Vegas might be the Entertainment Capital of the World, but northern Nevada deserves more credit for its subtle pleasures.
A federal court rejected Harvard’s motion to dismiss an ongoing lawsuit accusing the College of race-based discrimination against Asian Americans in its admissions practices.
Boston Latin School will have to turn over documents relevant to an ongoing lawsuit accusing Harvard of discriminating against Asian American applicants after a court partially denied Boston Latin School’s request to stay out of the lawsuit Tuesday.
Roughly 84 percent of students invited to join the Class of 2021 accepted their offer, a marked uptick from the Class of 2020’s 80 percent yield rate last year and the highest yield rate in decades.
An anti-affirmative action group wrote that the schools were subpoenaed because they rank among the top high schools in the country, send a sizeable portion of their students to top universities, and enroll a large number of Asian American students.
Boston Latin School requested to stay out of the lawsuit, which accuses Harvard of discriminating against Asian Americans in its admissions process.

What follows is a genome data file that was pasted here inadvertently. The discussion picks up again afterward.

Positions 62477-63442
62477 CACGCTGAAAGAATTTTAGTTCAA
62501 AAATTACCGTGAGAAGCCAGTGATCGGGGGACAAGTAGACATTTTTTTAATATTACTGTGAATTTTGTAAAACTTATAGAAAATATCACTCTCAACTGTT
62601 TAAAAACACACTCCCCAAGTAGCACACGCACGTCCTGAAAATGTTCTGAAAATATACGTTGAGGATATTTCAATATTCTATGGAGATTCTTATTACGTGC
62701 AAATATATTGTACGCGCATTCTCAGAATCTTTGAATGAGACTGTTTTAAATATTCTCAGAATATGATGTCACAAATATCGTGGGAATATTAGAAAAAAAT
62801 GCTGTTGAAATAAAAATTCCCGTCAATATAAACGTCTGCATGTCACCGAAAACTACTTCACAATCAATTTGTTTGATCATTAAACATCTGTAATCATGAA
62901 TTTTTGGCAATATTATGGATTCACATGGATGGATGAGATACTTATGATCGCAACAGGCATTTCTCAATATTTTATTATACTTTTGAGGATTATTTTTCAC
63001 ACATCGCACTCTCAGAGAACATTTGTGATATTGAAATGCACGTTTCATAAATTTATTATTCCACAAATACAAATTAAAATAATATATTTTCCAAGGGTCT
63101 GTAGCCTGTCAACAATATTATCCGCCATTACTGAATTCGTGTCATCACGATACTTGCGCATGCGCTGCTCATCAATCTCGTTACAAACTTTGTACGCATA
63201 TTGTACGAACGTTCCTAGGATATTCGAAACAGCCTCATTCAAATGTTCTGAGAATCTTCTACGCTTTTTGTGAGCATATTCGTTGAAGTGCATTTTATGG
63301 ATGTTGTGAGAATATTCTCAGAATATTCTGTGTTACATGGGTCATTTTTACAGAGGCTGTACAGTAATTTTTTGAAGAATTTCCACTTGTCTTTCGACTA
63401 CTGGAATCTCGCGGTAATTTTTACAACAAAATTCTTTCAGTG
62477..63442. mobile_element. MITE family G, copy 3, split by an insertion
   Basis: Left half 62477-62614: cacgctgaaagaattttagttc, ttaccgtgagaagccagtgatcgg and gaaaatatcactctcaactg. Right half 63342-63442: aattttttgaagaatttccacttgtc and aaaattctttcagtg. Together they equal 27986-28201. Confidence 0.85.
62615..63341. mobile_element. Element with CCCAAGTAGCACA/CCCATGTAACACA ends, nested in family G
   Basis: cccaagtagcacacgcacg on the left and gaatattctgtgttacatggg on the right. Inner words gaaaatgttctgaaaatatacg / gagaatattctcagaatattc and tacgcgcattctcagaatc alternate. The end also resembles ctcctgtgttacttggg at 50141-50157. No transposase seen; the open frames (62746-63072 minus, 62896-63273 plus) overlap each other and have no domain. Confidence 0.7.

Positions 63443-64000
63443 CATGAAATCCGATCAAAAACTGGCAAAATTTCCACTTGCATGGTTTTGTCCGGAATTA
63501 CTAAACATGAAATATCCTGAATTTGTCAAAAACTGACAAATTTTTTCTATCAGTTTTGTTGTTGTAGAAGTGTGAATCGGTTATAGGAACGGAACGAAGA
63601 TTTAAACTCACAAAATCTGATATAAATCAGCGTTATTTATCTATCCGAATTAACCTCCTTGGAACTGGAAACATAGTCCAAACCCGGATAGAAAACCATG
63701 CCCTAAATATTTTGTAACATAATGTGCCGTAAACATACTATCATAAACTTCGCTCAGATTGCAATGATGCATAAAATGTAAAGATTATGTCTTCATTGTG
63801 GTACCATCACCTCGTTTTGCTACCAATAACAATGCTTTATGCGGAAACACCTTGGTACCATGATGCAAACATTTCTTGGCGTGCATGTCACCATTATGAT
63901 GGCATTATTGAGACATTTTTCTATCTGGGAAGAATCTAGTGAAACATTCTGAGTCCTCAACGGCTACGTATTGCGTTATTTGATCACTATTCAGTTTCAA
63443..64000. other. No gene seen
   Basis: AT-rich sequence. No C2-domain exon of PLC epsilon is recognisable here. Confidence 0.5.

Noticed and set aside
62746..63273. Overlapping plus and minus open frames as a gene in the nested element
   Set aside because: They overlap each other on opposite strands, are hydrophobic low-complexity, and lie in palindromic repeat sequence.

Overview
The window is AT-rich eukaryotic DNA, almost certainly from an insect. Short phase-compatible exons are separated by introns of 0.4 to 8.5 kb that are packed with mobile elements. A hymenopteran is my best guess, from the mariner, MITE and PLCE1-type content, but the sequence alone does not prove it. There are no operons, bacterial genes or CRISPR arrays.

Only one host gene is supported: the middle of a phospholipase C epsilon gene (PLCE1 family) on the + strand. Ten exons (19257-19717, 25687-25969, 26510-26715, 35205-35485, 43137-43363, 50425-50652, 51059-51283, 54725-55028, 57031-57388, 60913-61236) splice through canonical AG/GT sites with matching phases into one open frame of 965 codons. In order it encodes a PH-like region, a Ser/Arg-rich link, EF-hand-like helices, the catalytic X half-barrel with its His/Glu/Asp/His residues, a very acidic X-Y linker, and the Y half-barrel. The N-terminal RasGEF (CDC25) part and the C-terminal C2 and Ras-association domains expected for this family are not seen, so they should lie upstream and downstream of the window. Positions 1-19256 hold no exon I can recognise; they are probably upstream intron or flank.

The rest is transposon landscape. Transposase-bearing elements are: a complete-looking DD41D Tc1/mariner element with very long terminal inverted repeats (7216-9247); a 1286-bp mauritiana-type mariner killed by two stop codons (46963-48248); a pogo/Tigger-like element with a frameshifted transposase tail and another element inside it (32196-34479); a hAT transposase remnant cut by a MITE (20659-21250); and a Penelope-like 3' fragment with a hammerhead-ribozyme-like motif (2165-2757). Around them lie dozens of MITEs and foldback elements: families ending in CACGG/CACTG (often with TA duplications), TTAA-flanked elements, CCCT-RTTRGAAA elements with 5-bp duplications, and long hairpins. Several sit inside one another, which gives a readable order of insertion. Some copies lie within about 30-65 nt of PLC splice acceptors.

Harvard admitted 5.2 percent of applicants to the College’s Class of 2021 Thursday, accepting 2,056 students of its nearly 40,000 applicants.
Catherine Wang, a senior at Lexington High School in Lexington, Mass., wasn’t expecting much to happen on March 30.
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Students for Fair Admissions launched a new website Thursday to recruit students for a similar lawsuit at the University of Texas at Austin.
Harvard College received 39,494 applications to its Class of 2021, setting a new record for the third year in a row and surpassing last year’s total by 450 applications.
The median family income for Harvard undergraduates is $168,800—more than three times the national median, according to a recent study.
Two high school students hoping to attend the College were accepted as amici curiae and will be allowed to submit briefs supporting Harvard’s race-conscious admissions processes.
Despite the variety of stores in Harvard Square, the surrounding area is largely devoid of grocery stores and supermarkets.